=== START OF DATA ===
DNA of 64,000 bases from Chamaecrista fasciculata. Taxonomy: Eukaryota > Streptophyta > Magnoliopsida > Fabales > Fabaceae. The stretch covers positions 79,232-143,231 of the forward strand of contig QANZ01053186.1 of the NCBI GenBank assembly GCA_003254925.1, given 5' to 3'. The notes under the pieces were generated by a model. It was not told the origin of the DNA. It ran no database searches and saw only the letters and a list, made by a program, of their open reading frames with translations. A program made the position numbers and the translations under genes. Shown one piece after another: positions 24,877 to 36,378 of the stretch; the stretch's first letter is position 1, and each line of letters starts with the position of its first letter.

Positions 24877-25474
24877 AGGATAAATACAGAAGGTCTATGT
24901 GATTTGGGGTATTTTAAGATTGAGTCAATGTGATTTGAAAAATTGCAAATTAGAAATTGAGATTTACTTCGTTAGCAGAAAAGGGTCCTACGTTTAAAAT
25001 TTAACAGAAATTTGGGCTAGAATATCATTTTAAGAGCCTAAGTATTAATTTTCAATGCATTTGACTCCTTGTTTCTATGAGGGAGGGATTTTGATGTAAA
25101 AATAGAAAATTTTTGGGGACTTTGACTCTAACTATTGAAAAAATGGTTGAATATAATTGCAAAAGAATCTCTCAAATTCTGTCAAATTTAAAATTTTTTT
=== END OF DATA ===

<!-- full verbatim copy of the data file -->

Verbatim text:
DNA of 64,000 bases from Chamaecrista fasciculata. Taxonomy: Eukaryota > Streptophyta > Magnoliopsida > Fabales > Fabaceae. The stretch covers positions 79,232-143,231 of the forward strand of contig QANZ01053186.1 of the NCBI GenBank assembly GCA_003254925.1, given 5' to 3'. The notes under the pieces were generated by a model. It was not told the origin of the DNA. It ran no database searches and saw only the letters and a list, made by a program, of their open reading frames with translations. A program made the position numbers and the translations under genes. Shown one piece after another: positions 24,877 to 36,378 of the stretch; the stretch's first letter is position 1, and each line of letters starts with the position of its first letter.

Positions 24877-25474
24877 AGGATAAATACAGAAGGTCTATGT
24901 GATTTGGGGTATTTTAAGATTGAGTCAATGTGATTTGAAAAATTGCAAATTAGAAATTGAGATTTACTTCGTTAGCAGAAAAGGGTCCTACGTTTAAAAT
25001 TTAACAGAAATTTGGGCTAGAATATCATTTTAAGAGCCTAAGTATTAATTTTCAATGCATTTGACTCCTTGTTTCTATGAGGGAGGGATTTTGATGTAAA
25101 AATAGAAAATTTTTGGGGACTTTGACTCTAACTATTGAAAAAATGGTTGAATATAATTGCAAAAGAATCTCTCAAATTCTGTCAAATTTAAAATTTTTTT